Invisible In the Canal (IIC) Hearing Aids
Invisible In the Canal (IIC) hearing aids are very similar to Completely In the Canal (CIC) hearing aids except that they are slightly smaller and are worn deeper in the ear canal making them completely invisible, even if someone were to peer inside your ear. This means that the only way that someone would be able to tell if you are wearing a hearing aid is if you tell them! According to a recent study up to 40% of people would be more likely to wear a hearing aid if it were completely invisible and so Invisible In the Canal (IIC) hearing aids have been designed for these users. Insertion and removal is via a small wire which protrudes from the hearing aid to the outer part of your ear meaning that you are able to hold onto this when you are putting them in or taking them out.
Obviously with a hearing aid that is small enough to fit entirely into your ear canal there will have to be some compromises on things like battery size (and thus power and battery life) and the amount of technology (and thus features) that can be incorporated into Invisible In the Canal (IIC) hearing aids. This means that they are generally only suitable for people with mild to moderate hearing loss, as they just can’t produce enough power for users with more severe hearing loss. However if discretion is your main priority then Invisible In the Canal (IIC) hearing aids could be a great option for you.
As with all hearing aids types there are both advantages and disadvantages to Invisible in The Canal (IIC) hearing aids. Have a look at our summary of these below or contact our expert team to find out more. We can also arrange for your free hearing test with one of our network of qualified local audiologists.
Advantages of Invisible In the Canal (IIC) Hearing Aids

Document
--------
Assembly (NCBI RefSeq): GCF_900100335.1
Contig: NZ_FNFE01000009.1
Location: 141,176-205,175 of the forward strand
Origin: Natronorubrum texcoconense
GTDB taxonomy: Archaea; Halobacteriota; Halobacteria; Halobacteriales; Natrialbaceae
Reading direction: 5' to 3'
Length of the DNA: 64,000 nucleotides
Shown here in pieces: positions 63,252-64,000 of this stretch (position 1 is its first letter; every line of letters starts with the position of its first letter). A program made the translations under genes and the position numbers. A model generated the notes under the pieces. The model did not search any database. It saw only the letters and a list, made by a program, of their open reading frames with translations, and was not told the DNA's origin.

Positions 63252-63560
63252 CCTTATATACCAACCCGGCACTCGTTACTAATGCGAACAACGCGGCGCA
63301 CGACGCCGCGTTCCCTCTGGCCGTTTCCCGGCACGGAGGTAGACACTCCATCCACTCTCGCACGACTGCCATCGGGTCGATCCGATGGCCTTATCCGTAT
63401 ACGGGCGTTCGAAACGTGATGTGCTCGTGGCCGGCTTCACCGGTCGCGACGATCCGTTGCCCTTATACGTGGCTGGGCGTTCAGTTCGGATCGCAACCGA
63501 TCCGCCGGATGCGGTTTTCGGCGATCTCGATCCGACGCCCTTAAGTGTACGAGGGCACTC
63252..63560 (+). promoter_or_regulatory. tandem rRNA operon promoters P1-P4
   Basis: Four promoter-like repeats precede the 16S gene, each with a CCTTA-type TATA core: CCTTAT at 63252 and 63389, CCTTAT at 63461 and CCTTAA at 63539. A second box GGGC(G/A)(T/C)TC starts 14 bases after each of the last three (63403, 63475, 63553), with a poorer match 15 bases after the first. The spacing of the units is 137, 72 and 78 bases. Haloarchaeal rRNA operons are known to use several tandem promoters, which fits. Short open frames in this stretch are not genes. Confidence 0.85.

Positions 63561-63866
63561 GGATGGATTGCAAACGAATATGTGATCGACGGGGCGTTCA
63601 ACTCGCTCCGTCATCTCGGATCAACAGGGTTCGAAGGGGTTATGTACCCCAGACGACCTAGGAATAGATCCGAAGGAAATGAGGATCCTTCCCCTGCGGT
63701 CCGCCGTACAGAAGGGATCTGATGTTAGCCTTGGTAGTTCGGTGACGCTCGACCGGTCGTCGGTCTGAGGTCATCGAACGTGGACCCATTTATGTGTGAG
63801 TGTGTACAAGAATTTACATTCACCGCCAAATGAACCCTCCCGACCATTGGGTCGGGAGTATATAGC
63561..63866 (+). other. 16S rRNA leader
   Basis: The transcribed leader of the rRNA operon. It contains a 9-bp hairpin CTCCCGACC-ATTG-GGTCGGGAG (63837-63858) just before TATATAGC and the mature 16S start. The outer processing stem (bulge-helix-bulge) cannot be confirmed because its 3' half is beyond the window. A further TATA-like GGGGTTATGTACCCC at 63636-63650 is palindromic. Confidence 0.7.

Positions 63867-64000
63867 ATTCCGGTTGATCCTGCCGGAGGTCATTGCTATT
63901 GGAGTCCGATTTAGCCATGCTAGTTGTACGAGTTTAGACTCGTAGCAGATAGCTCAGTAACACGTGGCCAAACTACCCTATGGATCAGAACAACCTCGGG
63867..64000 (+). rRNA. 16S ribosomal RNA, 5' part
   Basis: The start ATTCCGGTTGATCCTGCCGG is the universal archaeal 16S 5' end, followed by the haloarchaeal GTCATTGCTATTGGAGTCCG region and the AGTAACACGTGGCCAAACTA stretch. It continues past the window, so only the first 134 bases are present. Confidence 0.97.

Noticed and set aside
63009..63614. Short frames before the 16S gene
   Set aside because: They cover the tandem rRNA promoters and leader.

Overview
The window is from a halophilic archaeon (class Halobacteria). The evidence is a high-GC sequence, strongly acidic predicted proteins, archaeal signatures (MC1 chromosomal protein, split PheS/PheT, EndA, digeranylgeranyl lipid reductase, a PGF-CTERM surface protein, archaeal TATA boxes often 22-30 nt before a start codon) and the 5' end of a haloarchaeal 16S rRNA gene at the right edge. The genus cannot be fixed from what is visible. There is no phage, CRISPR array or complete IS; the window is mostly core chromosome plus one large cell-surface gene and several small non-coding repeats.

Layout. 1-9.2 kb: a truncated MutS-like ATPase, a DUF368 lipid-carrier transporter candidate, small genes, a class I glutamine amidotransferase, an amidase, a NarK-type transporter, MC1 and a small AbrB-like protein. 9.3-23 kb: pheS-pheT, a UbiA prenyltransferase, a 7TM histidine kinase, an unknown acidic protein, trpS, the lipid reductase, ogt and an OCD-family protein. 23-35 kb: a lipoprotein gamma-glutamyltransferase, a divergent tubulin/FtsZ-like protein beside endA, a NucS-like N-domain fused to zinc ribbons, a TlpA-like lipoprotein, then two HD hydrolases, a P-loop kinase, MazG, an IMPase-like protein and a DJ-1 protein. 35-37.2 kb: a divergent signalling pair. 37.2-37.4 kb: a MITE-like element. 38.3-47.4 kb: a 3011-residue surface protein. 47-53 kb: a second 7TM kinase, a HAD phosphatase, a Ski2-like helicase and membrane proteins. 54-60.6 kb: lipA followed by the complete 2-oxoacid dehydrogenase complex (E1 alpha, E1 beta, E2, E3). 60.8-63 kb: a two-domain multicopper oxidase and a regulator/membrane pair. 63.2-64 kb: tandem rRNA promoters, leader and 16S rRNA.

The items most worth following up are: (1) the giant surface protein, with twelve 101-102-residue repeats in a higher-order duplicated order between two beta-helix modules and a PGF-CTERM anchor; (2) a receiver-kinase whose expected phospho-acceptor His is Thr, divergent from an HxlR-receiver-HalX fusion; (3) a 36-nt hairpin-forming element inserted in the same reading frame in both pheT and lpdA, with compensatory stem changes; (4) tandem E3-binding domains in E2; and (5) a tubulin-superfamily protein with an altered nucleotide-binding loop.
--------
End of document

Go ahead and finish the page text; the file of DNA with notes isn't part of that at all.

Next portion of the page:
- Invisible - it says so in the name and is probably the main reason that people choose Invisible In the Canal (IIC) hearing aids, the fact that they sit deep enough in your ear canal that they are completely invisible to other people.
- Natural Sound Profile - because Invisible In the Canal (IIC) hearing aids sit deep within the ear canal itself, it means that the receiver is able to almost directly interact with the eardrum and thus the hairs (stereocilia) within your inner ear that transmit sound waves to your auditory nerve. This results in a much more natural sound profile.
- Directionality Detection - again because Invisible In the Canal (IIC) hearing aids sit within the ear canal, it means that the ear is left free to perform its natural function of channeling sound waves down towards the ear canal. This is especially advantageous because it means that the natural directionality of the sound can still be communicated to the inner ear, resulting in users being much more able to detect the directionality of sounds i.e. if someone is behind or to the side of you.
- Inconspicuous Control - obviously it would be impossible to put any controls directly onto an Invisible In the Canal (IIC) hearing. This then means that all changes and adjustments have to be made remotely via a dedicated remote control device, some of which are small enough to fit on your key ring.
- Comfortable - because Invisible In the Canal (IIC) hearing aids are made from a custom mould of your ear canal and that they sit deeper in the ear canal and rest against a more bony part of your ear than a Completely In the Canal (CIC) hearing aid, it means that they sit very securely and comfortably in your ear. In fact many users report being barely able to tell that they are there at all.
- Reduced Wind Noise - as Invisible In the Canal (IIC) hearing aids sit completely within the ear canal it means that issues of wind noise detection are completely eliminated.
- Natural Telephone Use - compared to many other types of hearing aids where a telephone has to be held slightly above or to the back to ear, Invisible In the Canal (IIC) hearing aids sit deep enough within the ear to mean that a telephone can be used in the usual position. This can be a real bonus for many people who find adjusting to an unnatural feeling phone position very difficult.
- Unobtrusive To Helmets etc - the same reason that applies to being able to use telephones naturally means that Invisible In the Canal (IIC) hearing aids can easily be used whilst wearing helmets or other headgear. This makes them much more suitable for users with active lifestyles.